The Brief and Wondrous Seminar of Junot Diaz

According to Junot Diaz, what we should all be doing in our MFA program is figuring out “how we manage our fear so we can learn shit.”


He came to speak for a few short hours to a lottery-winning group of students about his fiction, writing as a minority (which he expanded to include any marginalized group–POC, women, poor, queer) and writing to a generous public and a secret audience.

After D’Agata’s hour of bullshit and obfuscation, it felt like a scalp massage. No, a soul massage. He looked at all of us and reminded us that “We are so serious about art we forget the strengths that brought us here. You’re a little fucking warrior and you put up with a lot of shit to get here.”

I was moved. It made me think of the sexist fat-hating assholes in elementary and middle schools, the sexist and insecurity exploiting assholes in college and the handful of New York assholes who’ve enjoyed making me feel less than.

The other powerful thing he talked about was the lack of intellectual rigor in the typical MFA program. We could “work on our art” for two solid years and come out no knowing what a chapter actually is, what an audience is (it’s a writing strategy and there are four of them: Strategic, who the book is pretending to speak to, Secret, which is optional but can be helpful, Ideal, the ones you would hang yourself if they didn’t get it, and the Actual, whoever picks it up in the real world).

I asked him to talk about the stupendous Nerd Cred that he wove in to The Brief and Wondrous Life of Oscar Wao
like another language (along with Spanish and historiography). He reminded us all that our readers are generous. “They bring beer to the party even though we as writers think we have to bring the beer, the drugs, the girls and boys, the music, and rent the place”. By including nerd references on every page he was signaling to the readers he wanted to write for that this book was for them.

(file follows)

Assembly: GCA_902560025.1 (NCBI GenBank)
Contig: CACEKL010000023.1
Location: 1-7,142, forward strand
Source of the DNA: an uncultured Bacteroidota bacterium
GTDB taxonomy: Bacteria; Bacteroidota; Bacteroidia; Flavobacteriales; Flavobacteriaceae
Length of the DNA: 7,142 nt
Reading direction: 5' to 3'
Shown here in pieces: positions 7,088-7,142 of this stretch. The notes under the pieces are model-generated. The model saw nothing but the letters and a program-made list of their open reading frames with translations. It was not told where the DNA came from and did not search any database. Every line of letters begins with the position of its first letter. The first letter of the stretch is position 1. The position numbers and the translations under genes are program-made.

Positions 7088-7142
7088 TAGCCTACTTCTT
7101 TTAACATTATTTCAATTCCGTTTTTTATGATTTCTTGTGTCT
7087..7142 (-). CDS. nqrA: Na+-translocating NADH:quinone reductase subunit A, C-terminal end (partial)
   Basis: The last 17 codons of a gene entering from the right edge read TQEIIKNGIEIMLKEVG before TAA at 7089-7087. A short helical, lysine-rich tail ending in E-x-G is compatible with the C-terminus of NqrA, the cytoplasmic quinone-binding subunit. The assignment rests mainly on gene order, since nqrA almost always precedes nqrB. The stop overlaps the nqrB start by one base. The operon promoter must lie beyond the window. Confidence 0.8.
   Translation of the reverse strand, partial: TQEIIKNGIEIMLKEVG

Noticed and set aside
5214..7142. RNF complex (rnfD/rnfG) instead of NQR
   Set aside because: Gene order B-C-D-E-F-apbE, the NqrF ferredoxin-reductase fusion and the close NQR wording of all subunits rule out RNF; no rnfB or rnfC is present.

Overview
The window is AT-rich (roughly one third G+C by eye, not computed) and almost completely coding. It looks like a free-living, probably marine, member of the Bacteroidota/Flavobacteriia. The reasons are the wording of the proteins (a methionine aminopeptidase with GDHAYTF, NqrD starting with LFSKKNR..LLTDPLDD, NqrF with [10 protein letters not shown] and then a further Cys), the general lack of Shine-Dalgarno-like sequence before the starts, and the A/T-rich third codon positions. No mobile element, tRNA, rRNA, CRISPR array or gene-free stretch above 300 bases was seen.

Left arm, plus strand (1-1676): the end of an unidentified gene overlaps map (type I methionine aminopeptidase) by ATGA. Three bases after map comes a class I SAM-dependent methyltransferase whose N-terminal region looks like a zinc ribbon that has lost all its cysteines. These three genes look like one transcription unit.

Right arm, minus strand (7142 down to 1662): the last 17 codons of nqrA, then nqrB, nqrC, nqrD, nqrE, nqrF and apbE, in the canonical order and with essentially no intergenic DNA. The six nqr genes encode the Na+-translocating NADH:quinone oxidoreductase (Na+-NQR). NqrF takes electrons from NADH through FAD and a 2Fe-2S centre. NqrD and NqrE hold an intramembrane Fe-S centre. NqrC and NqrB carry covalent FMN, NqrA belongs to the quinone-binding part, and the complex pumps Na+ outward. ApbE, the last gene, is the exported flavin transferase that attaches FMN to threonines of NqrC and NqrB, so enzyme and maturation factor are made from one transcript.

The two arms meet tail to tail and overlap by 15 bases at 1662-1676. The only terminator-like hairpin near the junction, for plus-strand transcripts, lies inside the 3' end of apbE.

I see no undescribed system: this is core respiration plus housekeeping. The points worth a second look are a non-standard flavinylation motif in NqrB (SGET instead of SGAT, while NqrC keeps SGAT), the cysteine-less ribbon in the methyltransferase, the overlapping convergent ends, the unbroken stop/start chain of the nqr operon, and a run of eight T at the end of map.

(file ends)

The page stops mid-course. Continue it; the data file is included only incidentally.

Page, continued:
He brought up the level of bigotry that can exist in a workshop classroom, and the tendency of writers to defend their pathology by saying it’s their “art” as though it were organic and not received bullshit. It doesn’t let you correct your form if you are so busy being defensive about a racist or sexist character.

Junot Diaz told us to avoid writing for approval, not to worry about what assholes in power were going to say–as soon as you do that you wind up distorting what the story is trying to say.

Then he name dropped some books that we all need to read–Paul Gilney, Spivac, Neil Smith, and a bunch more I will tell you as soon as I look up how to spell them.

He also had some praise for Nonfiction, that it hasn’t even begun to reach its parameters. After D’Agata running it down all night, this was particularly welcome.

“You are writing for the future,” he told us, “The people who are going to need your books aren’t even here yet. . . You’re doing nothing wrong if you’re not one of the chosen ones.”

“The real resists” and “when a writer doesn’t read, the art is thin.”

“Make room for play. . . closely held beliefs are like a stranglehold on reality. Loosen up to play.”

“Every time you feel like you’re fucking things up, go back to what you love.”

And let what you write steep–“the best parts vote the worst parts off the island.” Oscar Wao took him 11 years.

If you haven’t read it you can borrow mine.

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